Let’s talk about the self-publishing process. How did you do it, and what did it entail?
I’ve been making comics and printing them on Xeroxes for a while now, so I was familiar with that. I had been submitting stuff to Top Shelf for a long time, and they liked my stuff but felt it wasn’t right for them, but they encouraged me to apply for a Xeric grant. Applying for that was pretty straightforward. I followed the directions on their website and heard back from them a few months later.
The actual printing and prepress and all that has been a brutal learning process for me. I knew nothing about commercial printing and little about how to format stuff correctly, so I wasted a lot of time making rookie mistakes.
What was the most difficult part about self-publishing? What was easier than you thought it would be?
The most difficult thing was not knowing anything about how it all works. But I had some friends who offered me some help, and the rep at the printer I chose was very accommodating and friendly.
So there’s that end of things and then there is something else entirely, which is distribution. That’s a much more frustrating thing to me, because there is little control I have as to whether or not it would be picked up, and if it was, would there be any interest at all? What kept me going with that was that I knew several folks in the industry whose work I respect and admire had started off with a Xeric (Jason Lutes, Jessica Abel, Adrian Tomine), and I really want to make successful, good comix.
Could you explain the process with the Xeric grant?
It’s pretty simple, but there is a LOT of work that Xeric hopefuls should be prepared to do if they win. You are awarded an amount of money that must be used for printing and for actual costs; it’s not like a stipend or anything—you don’t get any spending money from them—but you do get a good chunk of change and a nice boost for the ego.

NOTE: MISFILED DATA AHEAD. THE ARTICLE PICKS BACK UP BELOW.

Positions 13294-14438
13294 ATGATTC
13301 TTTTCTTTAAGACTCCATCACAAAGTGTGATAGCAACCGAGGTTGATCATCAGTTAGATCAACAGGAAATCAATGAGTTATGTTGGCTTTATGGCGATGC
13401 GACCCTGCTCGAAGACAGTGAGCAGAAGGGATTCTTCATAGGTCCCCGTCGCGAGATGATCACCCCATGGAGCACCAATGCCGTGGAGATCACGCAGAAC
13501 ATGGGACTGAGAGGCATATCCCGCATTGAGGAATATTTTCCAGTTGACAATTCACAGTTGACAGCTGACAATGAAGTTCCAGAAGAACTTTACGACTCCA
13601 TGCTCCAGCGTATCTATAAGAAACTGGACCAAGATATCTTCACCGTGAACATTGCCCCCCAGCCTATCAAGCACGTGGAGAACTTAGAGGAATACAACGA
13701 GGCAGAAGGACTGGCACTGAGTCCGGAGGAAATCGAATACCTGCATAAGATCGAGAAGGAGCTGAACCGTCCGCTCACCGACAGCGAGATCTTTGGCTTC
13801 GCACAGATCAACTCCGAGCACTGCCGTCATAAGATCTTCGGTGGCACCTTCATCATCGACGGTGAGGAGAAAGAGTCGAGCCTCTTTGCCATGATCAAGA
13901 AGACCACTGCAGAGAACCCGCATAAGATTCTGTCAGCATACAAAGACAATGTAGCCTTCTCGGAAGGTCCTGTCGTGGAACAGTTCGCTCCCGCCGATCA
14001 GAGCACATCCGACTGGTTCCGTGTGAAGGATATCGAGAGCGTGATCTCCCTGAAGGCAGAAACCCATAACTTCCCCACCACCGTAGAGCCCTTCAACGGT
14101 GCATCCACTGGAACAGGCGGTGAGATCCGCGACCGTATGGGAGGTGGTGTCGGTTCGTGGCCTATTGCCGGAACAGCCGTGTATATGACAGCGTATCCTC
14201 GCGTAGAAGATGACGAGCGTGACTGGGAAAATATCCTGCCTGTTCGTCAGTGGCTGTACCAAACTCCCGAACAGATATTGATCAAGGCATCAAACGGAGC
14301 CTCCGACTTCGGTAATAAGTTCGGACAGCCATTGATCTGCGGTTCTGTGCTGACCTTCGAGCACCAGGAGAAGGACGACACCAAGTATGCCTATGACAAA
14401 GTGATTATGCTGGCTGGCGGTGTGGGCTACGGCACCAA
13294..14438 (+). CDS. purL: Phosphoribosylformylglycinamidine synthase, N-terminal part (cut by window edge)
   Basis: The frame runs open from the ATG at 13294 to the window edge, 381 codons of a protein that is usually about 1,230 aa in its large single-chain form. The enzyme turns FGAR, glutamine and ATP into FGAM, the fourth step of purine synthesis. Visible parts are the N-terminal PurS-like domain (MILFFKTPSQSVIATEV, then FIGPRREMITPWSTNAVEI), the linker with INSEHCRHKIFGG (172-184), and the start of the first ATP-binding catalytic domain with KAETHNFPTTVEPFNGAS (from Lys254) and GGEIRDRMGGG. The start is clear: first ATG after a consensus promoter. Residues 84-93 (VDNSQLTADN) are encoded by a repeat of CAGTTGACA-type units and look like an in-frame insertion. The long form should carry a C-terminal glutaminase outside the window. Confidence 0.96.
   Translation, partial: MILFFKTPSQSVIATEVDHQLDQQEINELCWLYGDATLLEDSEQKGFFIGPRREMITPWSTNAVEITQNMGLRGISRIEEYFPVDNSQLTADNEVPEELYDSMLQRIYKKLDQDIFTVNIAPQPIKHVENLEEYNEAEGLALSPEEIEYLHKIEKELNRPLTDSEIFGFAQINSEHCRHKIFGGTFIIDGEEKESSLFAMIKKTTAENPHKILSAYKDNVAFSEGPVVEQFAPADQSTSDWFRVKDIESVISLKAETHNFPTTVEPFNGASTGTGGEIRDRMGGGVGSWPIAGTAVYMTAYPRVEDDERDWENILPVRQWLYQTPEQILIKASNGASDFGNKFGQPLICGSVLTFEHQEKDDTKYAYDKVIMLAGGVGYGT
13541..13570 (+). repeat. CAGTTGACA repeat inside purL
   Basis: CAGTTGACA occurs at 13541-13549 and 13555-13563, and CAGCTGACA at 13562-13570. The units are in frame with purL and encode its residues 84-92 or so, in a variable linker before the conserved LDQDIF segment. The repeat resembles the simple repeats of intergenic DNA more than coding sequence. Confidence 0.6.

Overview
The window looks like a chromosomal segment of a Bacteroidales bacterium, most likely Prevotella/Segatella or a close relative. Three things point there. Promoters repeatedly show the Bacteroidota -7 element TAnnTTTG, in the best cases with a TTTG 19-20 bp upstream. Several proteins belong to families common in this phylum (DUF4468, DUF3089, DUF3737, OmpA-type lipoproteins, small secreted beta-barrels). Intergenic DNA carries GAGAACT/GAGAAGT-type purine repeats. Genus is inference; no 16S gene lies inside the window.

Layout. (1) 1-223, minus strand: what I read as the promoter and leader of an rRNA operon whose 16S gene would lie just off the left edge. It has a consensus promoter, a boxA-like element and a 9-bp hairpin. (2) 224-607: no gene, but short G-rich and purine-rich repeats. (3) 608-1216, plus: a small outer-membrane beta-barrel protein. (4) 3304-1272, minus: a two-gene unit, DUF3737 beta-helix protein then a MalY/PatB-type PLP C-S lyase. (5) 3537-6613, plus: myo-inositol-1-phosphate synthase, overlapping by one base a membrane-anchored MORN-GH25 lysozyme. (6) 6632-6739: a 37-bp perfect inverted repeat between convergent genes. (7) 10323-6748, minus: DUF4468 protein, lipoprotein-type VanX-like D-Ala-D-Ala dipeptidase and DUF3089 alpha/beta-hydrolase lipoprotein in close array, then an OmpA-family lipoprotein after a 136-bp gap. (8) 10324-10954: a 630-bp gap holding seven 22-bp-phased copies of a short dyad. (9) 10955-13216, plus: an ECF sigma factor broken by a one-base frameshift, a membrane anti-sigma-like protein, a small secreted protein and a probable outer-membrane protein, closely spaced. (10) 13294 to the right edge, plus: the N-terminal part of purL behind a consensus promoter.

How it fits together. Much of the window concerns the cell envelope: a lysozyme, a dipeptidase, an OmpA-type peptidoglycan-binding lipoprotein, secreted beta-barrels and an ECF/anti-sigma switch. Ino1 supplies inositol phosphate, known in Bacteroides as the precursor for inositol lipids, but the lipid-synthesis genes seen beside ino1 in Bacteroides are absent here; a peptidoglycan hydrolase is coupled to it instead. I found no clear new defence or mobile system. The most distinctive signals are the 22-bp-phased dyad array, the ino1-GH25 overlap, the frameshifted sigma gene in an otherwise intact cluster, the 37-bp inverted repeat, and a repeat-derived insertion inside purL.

How did you get the book distributed through Diamond? How can readers buy it now?
I had originally heard that Diamond wasn’t all that interested in self-published stuff, but I was approached by a rep of theirs at my booth at the Alternative Press Expo in November, and he was very positive. I got an application packet from him and sent it all away and heard back from them last month.
Now what happens with the new minimum orders and all that, I don’t know—I have heard that Diamond is going to be more lax with indy graphic novels than with floppies, but I still need to have some interest in the book for them to even ship out the first order, so here’s hoping!
Readers can either fly to Denver and buy it in any of the couple of local shops here that carry it, or they can visit my site to read the first chapter and then frantically email me asking me to rush a copy to them quick-snap, or they can just email me and buy it direct. (If there is enough interest, I might set up a Paypal thingy in my site, but for now it’s just through the email.)
What advice would you give to someone else who wants to self-publish?
Hmm. Well, I definitely had way too many printed. Start slow; you can restock later. I would recommend going to a whole bunch of different printers and finding a sales rep who is friendly and excited about the opportunity, and I would definitely recommend keeping a cool head and pleasant demeanor as much as possible.
Looking forward, do you think you will continue to self-publish or would you prefer to be with an established publisher?
If I had my druthers, I would probably prefer a publisher. The sales and distribution part of it all is really fun and interesting, but very time-consuming, and there are people who are a lot better at it than I am. I think a publisher can do a lot for an author; the most important being giving him a certain validity, especially if you are aiming for the bookstore crowd, and I am.
But, hey, Chris Ware just started publishing his own stuff, but everybody pretty much knows who he is by now. If I could get all the love, and all the money, and be able to produce really top-notch books that were worthy of all the love and money I was getting, I guess self-publishing would be fine, though!
What’s up next for you?
I am trying to get back into architecture school actually, but before I (hopefully) start in the fall, I am going to finish a big long graphic novel I’ve been working on for a while called Pedestrian and then get really rich and famous off of that.-- John Hogan